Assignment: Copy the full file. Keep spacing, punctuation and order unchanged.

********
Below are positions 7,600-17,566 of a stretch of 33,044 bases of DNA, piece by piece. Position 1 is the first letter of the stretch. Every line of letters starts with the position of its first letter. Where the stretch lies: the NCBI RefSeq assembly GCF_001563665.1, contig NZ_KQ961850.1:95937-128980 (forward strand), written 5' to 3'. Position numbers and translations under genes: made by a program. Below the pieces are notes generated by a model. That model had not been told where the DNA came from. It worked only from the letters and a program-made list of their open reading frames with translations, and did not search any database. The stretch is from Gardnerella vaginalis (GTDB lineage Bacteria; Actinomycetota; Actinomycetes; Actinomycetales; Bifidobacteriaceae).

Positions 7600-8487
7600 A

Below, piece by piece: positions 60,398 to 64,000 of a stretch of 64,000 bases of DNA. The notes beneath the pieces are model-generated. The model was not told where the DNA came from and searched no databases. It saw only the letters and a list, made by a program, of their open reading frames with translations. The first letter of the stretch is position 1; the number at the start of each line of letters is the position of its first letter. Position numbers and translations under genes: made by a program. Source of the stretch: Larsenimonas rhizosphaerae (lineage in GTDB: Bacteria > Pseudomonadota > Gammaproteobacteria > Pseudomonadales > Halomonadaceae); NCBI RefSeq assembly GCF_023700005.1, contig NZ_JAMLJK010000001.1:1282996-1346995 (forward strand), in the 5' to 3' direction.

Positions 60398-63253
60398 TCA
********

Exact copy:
Below are positions 7,600-17,566 of a stretch of 33,044 bases of DNA, piece by piece. Position 1 is the first letter of the stretch. Every line of letters starts with the position of its first letter. Where the stretch lies: the NCBI RefSeq assembly GCF_001563665.1, contig NZ_KQ961850.1:95937-128980 (forward strand), written 5' to 3'. Position numbers and translations under genes: made by a program. Below the pieces are notes generated by a model. That model had not been told where the DNA came from. It worked only from the letters and a program-made list of their open reading frames with translations, and did not search any database. The stretch is from Gardnerella vaginalis (GTDB lineage Bacteria; Actinomycetota; Actinomycetes; Actinomycetales; Bifidobacteriaceae).

Positions 7600-8487
7600 A

Below, piece by piece: positions 60,398 to 64,000 of a stretch of 64,000 bases of DNA. The notes beneath the pieces are model-generated. The model was not told where the DNA came from and searched no databases. It saw only the letters and a list, made by a program, of their open reading frames with translations. The first letter of the stretch is position 1; the number at the start of each line of letters is the position of its first letter. Position numbers and translations under genes: made by a program. Source of the stretch: Larsenimonas rhizosphaerae (lineage in GTDB: Bacteria > Pseudomonadota > Gammaproteobacteria > Pseudomonadales > Halomonadaceae); NCBI RefSeq assembly GCF_023700005.1, contig NZ_JAMLJK010000001.1:1282996-1346995 (forward strand), in the 5' to 3' direction.

Positions 60398-63253
60398 TCA